28. 1,000 800 600 Number of Paramecium/ml 400 200 0 0 5 15 10 Time (days) (a) A Paramecium population in the lab. The growth of Paramecium aurelia in small cultures (black dots) closely approximates logistic growth (red curve) if the experimenter maintains a constant environment. Figure 52.13a The Logistic Model and Real Populations • The growth of laboratory populations of paramecia • Fits an S-shaped curve

  29. 180 150 120 90 Number of Daphnia/50 ml 60 30 0 160 0 40 60 100 120 140 20 80 Time (days) (b) A Daphnia population in the lab. The growth of a population of Daphnia in a small laboratory culture (black dots) does not correspond well to the logistic model (red curve). This population overshoots the carrying capacity of its artificial environment and then settles down to an approximately stable population size. Figure 52.13b Logistic Growth and The Real World • Some populations overshoot K • Before settling down to a relatively stable density

  30. 80 60 40 Number offemales 20 0 1995 2000 1980 1985 1990 1975 Time (years) (c) A song sparrowpopulation in its natural habitat. The population of female song sparrows nesting on Mandarte Island, British Columbia, is periodically reduced by severe winter weather, and population growth is not well described by the logistic model. Figure 52.13c Logistic Growth and the Real World • Some populations • Fluctuate greatly around K

  31. The Logistic Model and Life Histories • Life history traits favored by natural selection • May vary with population density and environmental conditions

  32. Life History and Logistic Growth • K-selection, or density-dependent selection • Selects for life history traits that are sensitive to population density • Reproduce slowly, small litters • r-selection, or density-independent selection • Selects for life history traits that maximize reproduction • Reproduce rapidly, large litters

  33. Natural selection (diverse reproductive strategies) a) Relatively few, large offspring (K selected species) b) Many, small offspring (r selected species) (K selected species) (r selected species)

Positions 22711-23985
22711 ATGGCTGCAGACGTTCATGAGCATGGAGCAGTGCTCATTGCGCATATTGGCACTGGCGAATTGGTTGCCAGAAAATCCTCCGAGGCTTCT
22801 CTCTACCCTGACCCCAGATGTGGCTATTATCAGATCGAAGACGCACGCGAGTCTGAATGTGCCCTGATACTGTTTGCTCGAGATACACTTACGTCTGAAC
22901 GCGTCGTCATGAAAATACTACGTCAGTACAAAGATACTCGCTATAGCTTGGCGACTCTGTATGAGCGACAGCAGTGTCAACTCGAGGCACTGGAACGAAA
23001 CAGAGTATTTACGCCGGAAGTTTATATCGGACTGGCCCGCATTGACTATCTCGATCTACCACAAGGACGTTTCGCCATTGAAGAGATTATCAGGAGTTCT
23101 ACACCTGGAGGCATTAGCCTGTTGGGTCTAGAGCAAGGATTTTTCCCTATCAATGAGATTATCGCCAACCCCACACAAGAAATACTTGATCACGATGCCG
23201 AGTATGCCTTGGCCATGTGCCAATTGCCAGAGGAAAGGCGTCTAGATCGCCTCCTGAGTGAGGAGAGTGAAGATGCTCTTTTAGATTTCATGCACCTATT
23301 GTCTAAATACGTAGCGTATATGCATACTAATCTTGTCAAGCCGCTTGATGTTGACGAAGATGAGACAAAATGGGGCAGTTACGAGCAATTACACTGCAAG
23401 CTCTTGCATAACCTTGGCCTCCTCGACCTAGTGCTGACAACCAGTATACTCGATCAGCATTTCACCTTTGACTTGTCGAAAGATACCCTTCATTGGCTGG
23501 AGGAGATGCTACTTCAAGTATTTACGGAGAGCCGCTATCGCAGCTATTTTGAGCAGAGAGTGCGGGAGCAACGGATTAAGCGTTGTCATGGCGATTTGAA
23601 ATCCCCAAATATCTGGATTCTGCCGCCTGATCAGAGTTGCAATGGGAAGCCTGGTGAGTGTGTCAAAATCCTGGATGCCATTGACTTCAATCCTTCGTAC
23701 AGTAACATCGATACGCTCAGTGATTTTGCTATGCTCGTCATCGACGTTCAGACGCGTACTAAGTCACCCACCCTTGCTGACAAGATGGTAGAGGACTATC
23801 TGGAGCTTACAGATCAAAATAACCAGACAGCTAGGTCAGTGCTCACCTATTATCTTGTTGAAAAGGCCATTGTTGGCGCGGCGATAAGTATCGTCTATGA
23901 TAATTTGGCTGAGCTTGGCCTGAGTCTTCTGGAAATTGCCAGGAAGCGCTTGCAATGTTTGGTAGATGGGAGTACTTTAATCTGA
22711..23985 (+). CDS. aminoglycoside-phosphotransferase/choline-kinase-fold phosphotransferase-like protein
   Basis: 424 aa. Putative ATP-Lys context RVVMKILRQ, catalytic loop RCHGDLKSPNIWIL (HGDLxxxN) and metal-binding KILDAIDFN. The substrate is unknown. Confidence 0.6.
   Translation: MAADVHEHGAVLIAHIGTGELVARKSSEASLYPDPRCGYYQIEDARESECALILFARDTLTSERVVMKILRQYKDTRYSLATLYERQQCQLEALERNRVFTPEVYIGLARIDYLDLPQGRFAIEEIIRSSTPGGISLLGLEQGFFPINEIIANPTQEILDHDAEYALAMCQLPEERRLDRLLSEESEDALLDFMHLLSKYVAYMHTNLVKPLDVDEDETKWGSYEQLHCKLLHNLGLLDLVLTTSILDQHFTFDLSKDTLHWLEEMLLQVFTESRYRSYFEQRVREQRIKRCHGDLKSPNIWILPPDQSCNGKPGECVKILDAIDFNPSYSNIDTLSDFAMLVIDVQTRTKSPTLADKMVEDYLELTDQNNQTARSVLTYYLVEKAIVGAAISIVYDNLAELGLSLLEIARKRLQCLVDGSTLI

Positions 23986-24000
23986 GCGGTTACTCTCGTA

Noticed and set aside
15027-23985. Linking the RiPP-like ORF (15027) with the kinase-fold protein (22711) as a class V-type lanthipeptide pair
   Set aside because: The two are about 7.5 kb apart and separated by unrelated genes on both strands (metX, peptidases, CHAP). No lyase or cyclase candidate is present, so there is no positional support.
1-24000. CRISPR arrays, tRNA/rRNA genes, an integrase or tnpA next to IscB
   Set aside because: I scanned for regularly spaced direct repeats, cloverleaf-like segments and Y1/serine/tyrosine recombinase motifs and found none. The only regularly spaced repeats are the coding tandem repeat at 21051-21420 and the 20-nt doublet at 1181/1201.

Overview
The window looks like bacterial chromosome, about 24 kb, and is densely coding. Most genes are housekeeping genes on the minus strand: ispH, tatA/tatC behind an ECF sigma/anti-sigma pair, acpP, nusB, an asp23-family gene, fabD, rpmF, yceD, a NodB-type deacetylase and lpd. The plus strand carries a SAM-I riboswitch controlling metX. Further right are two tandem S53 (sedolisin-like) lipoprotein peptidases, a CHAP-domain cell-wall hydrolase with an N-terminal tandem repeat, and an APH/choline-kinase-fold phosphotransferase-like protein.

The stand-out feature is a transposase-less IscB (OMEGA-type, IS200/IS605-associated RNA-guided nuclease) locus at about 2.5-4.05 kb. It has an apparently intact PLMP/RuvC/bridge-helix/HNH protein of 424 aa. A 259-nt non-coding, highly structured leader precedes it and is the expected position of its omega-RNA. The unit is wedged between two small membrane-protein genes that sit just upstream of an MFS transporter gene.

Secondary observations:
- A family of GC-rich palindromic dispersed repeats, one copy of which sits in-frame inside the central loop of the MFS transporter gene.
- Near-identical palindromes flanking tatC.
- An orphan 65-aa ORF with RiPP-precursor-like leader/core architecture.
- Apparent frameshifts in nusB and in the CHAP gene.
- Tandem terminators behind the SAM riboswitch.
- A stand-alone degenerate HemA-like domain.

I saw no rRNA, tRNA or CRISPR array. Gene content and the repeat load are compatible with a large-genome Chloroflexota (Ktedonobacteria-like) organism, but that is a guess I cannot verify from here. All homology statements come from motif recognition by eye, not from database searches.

34. Human Populations 6 5 4 Human population (billions) 3 2 The Plague 1 0 8000 B.C. 4000 B.C. 3000 B.C. 2000 B.C. 1000 B.C. 1000 A.D. 2000 A.D. 0 Figure 52.22 • No population can grow indefinitely and humans are no exception

  35. Global Carrying Capacity • Just how many humans can the biosphere support? • Carrying capacity of earth is unknown…. http://www.youtube.com/watch?v=9_9SutNmfFk http://www.youtube.com/watch?v=UUOEcNomakw&feature=rec-LGOUT-exp_fresh+div-1r-8-HM http://www.youtube.com/watch?v=4B2xOvKFFz4&feature=related

  36. Populations Regulated Biotic and Abiotic Factors Two general questions we can ask about regulation of population growth • What environmental factors stop a population from growing? • 2. Why do some populations show radical fluctuations in size over time, while others remain stable?

  37. Population Change and Population Density • In density-independent populations • Birth rate and death rate do not change with population density • In density-dependent populations • Birth rates fall and death rates rise with population density

  38. Density-Dependent Population Regulation • Density-dependent birth and death rates • Are an example of negative feedback that regulates population growth • Are affected by many different mechanisms

  39. 4.0 10,000 3.8 3.6 Average number of seeds per reproducing individual (log scale) 1,000 3.4 Average clutch size 3.2 3.0 100 2.8 0 0 40 50 60 80 20 30 10 70 0 10 100 Seeds planted per m2 Density of females (a) Plantain. The number of seeds produced by plantain (Plantago major) decreases as density increases. (b) Song sparrow. Clutch size in the song sparrow on Mandarte Island, British Columbia, decreases as density increases and food is in short supply. Competition for Resources • In crowded populations, increasing population density • Intensifies intraspecific competition for resources Figure 52.15a,b

  40. Territoriality • In many vertebrates and some invertebrates • Territoriality may limit density

  41. Figure 52.16 Territoriality Example: Cheetas • Cheetahs are highly territorial • Using chemical communication to warn other cheetahs of their boundaries

  42. Figure 52.17 Territoriality: Ocean birds • Exhibit territoriality in nesting behavior

  43. Health • Population density • Can influence the health and survival of organisms • In dense populations • Pathogens can spread more rapidly

  44. Predation • As a prey population builds up • Predators may feed preferentially on that species

  45. Intrinsic Factors • For some populations • Intrinsic (physiological) factors appear to regulate population size

  46. Population Dynamics • The study of population dynamics • Focuses on the complex interactions between biotic and abiotic factors that cause variation in population size

  47. 730,000 100,000 Commercial catch (kg) of male crabs (log scale) 10,000 1990 1950 1980 1960 1970 Year Figure 52.19 Fluctuations in Population Size • Extreme fluctuations in population size • Are typically more common in invertebrates than in large mammals

  48. Metapopulations and Immigration • Metapopulations • Groups of populations linked by immigration and emigration

  49. 60 50 40 Mandarte island Number of breeding females 30 20 Small islands 10 0 1991 1988 1989 1990 Year Immigration- Movement Into a Population • High levels of immigration combined with higher survivalcan result in greater stability in populations Figure 52.20

  50. Snowshoe hare 160 120 Lynx 9 Lynx population size (thousands) Hare population size (thousands) 80 6 40 3 0 0 1850 1875 1900 1925 Year Population Cycles • Many populations undergo regular boom-and-bust cycles • Influenced by complex interactions between biotic and abiotic factors